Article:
The long arm of a crane towered above the old brick structure, a wrecking ball dangling below from a cable. A crowd of about 100 looked on, counting down.
A machinery operator pulled a lever and the ball fell with a crash, signaling the end of a long, often frightful chapter of Maryland history.
Workers from Berg Demolition Inc. had bashed a hole in the roof of the Maryland House of Correction, the notoriously violent prison Gov. Martin O'Malley ordered closed in 2007 after two guards were stabbed, one fatally. The teardown of the 134-year-old building, which stood empty for more than six years, had begun.
To many on the scene, the moment brought a sense of closure, if not elation.
"This had to happen," said Howard Lyles, a retired corrections official who served as the prison's warden during the early 1980s. "The building was completely outmoded. It was too expensive to operate. I mean, what else were you going to do with it?"
For decades, everyone from corrections officers to politicians had agreed the Jessup prison — which was designed in the mid-1800s for petty offenders and opened on Jan. 1, 1879 — lacked even the basic design elements that make modern houses of correction safe.
In that regard, it resembled the Baltimore City Detention Center, the city jail where a corruption scandal that came to light last year is still in the spotlight amid calls for the jail's replacement.
That facility, which dates to 1858, features the same dark corners, crooked passageways and multitiered hallways that make it hard for guards to monitor inmates and for wardens to monitor staff.
Corrections officials said those shortcomings, typical of that era's prison design, played a significant role in the long history of violence and other problems at the House of Correction and made it easier for corrupt activities to flourish at the city jail.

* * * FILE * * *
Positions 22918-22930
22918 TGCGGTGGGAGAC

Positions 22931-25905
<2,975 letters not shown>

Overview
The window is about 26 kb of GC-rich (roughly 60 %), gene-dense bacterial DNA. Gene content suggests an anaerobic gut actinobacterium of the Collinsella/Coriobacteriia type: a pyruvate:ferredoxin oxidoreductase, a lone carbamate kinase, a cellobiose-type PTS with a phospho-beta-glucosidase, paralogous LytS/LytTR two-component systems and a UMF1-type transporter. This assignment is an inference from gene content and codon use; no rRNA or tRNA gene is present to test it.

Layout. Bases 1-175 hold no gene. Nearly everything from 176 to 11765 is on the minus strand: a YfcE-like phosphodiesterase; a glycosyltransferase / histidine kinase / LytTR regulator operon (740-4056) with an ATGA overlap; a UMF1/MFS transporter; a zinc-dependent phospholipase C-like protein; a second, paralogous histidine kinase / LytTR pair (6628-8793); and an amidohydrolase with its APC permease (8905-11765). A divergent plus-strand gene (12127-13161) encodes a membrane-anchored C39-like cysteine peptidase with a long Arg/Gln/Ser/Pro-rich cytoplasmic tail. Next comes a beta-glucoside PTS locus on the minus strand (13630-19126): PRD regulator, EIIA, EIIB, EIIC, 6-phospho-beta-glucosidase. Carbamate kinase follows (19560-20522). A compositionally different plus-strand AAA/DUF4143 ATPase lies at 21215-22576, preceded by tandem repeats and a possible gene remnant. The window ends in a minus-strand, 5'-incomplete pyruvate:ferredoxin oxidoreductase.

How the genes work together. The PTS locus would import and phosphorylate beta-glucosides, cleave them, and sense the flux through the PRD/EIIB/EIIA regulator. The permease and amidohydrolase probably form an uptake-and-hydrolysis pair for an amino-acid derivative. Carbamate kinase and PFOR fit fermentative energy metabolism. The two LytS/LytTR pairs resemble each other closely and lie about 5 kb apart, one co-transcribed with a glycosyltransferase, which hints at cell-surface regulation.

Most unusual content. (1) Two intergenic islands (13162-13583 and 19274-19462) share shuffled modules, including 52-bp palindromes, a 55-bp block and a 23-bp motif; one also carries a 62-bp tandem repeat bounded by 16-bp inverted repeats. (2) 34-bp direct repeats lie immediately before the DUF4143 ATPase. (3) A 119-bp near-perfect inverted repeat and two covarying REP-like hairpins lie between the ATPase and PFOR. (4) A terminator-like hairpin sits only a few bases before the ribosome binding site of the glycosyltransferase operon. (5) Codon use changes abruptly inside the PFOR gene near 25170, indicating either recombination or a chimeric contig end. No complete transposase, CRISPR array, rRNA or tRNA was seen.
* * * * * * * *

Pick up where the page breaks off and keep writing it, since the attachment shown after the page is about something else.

Last month, a state legislative commission endorsed a $533 million plan to raze the Baltimore facility and build a new one based on modern principles.
"I'd be 100 percent for that idea," said John Wolfe, a state warden who oversees the Jessup Correctional Institution adjacent to the House of Correction. "The problems at both places are similar. The way they were laid [out] just doesn't promote best correctional practices or safety for inmates or staff."
If the proposal for the city facility ever comes to fruition, planners say, officials could do worse than to pattern their work after the deconstruction of the House of Correction, a prison long known by its more colorful nickname: "Old Cut."
Those involved in the project say the approach they've taken could serve as a model for officials across the country dealing with similarly antiquated facilities.
Though the state presented Friday's wrecking-ball event as a milestone — Maryland's corrections chief Gregg Hershberger briefly addressed reporters, and prison officials gave what was likely the last guided tour of its interior — the deconstruction began months ago.
Following a plan devised by then-corrections chief Gary Maynard, the Department of Public Safety and Correctional Services teamed up with the Department of Labor, Licensing and Regulation to involve inmates at other Jessup prisons in disassembling the prison's interior.
The goals were to salvage as much of the building's internal fixtures and materials as possible for recycling purposes and to offer the inmates marketable construction skills.
In all, 120 inmates — all of them scheduled for release within three years — have taken part in gutting the interior.
Backed by a $150,000 grant from the Abell Foundation, the prisoners gained training and state certification in a dozen different trades, including asbestos abatement and lead paint removal.
The deconstruction is the largest-ever project of Public Safety Works, an "inmate restorative justice" program within the corrections department that features as many as 400 inmates a day performing meaningful jobs to pay society back, said Mark Vernarelli, a department spokesman.
"We started this deconstruction from the inside and worked our way out," said David Bezanson, an assistant corrections secretary, who runs capital projects for the department.